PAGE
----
FIG. 5 shows a specific example of the movement detecting section in FIG. 4. Reference character A1 indicates an arithmetic circuit; A2 designates a block memory; A3 identifies an addressing circuit; A4 denotes a comparator; A5 represents a memory; and 100, 101 and 102 show the same lines as those in FIG. 4. In this specific example, picture elements a11, a12, . . . amn in the blocks of the current field delivered out from the block memory 3 and picture elements b11, b12, . . . bmn in the blocks of the field F2 stored in the block memory A2 are applied to the arithmetic circuit A1, wherein the sum of absolute values of inter-frame, intra-block difference values is calculated. The addressing circuit A3 addresses the frame memory 5 for the blocks to be stored in the block memory A2 and, upon completion of the calculation in the arithmetic circuit A1, performs another addressing. By the comparator A4 and the memory A5 is obtained an addressing value which minimizes the sum of the absolute values of the inter-frame, intra-block difference values, and this information is stored in the memory A5.

FIG. 6 illustrates a specific example of the median selecting section 9 in FIG. 4. Reference characters B1, B2 and B3 indicate level comparators; B4, B5 and B6 designate decoders; B7, B8, B9 and B13 identify OR circuits; B10, B11 and B12 denote gate circuits; and 104 and 105 represent the same lines as those in FIG. 4. First, the three prediction values sent from the intra-field predicting section 6, the inter-field predicting section 7 and the inter-frame predicting section 8 are applied to the level comparators B1, B2 and B3, wherein they are compared in terms of magnitude with one another, and information of the prediction value corresponding to the median is applied to the gate circuits B10, B11 and B12 via the decoders B4, B5 and B6 and the OR circuits B7, B8 and B9, and the prediction value corresponding to the median is obtained with the OR circuit B13.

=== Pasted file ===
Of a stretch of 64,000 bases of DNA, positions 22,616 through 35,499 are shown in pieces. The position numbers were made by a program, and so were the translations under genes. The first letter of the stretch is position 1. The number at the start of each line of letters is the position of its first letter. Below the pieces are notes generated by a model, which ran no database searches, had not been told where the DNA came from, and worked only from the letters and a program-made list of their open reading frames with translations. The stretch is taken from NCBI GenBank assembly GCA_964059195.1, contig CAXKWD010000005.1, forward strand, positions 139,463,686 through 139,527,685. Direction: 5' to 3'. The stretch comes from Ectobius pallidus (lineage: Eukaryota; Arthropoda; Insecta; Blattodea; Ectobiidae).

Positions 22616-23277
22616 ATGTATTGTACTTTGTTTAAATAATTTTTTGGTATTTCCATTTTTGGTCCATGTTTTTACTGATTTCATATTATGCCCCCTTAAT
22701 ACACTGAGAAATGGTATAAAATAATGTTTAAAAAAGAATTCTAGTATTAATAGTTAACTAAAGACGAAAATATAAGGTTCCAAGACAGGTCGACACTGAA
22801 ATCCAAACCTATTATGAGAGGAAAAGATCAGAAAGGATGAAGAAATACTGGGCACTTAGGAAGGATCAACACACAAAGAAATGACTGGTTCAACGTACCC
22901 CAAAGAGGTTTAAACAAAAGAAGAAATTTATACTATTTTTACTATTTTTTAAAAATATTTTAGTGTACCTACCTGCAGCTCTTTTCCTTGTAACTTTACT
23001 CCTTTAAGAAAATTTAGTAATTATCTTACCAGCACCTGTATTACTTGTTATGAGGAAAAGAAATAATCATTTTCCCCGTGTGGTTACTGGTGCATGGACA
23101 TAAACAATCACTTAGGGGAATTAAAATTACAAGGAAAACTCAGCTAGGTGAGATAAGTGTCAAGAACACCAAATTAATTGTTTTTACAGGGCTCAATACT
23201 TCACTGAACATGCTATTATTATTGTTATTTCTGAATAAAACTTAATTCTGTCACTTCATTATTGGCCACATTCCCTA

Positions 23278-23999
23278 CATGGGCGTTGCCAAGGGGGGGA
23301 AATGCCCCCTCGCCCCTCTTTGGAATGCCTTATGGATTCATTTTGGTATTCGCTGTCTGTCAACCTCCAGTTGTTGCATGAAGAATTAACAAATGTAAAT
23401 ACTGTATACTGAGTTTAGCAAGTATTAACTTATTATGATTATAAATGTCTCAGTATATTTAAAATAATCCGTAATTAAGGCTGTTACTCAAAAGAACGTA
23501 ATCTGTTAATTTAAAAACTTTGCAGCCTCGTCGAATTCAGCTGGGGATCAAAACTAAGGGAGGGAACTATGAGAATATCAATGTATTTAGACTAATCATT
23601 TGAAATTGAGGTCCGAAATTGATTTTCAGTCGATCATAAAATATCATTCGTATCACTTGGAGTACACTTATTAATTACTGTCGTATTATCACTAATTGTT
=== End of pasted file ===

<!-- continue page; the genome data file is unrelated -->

FIG. 7 illustrates a specific example of the prediction mode switching section 10 in FIG. 4. Reference character C1 indicates a detector; C2 designates a switch; and 103, 105, 106 and 107 identify the same lines as those in FIG. 4. At first, the positional information of the most approximate block from the movement detecting section 4 is tested as to whether it belongs to the standard block or the reference block, and the switch C2 is controlled in accordance with the result of the testing. The switch C2 is not changed over until all the picture element values generated from the block memory 3 are encoded.

As has been described in the foregoing, the present invention allows implementation of the coding of high prediction efficiency and excellent picture quality by the addition of the movement detecting function to the inter-frame predictive coding and elaborate adaptive control of the intra-field and inter-field prediction values in combination; accordingly, the invention can be applied to a high quality and high compression coding system for television signals.

Patent Citations
Cited PatentFiling datePublication dateApplicantTitle
US4307420 *Jun 2, 1980Dec 22, 1981Nippon Hoso KyokaiMotion-compensated interframe coding system
US4403250 *Mar 9, 1981Sep 6, 1983Micro Consultants LimitedProcessing of T.V. pictures for subsequent stop mode reproduction
US4437119 *Jun 9, 1982Mar 13, 1984Kokusai Denshin Denwa Kabushiki KaishaInter-frame adaptive prediction system for television signals
US4460923 *Jun 1, 1982Jul 17, 1984Nippon Electric Co., Ltd.Predictive coding system for television signals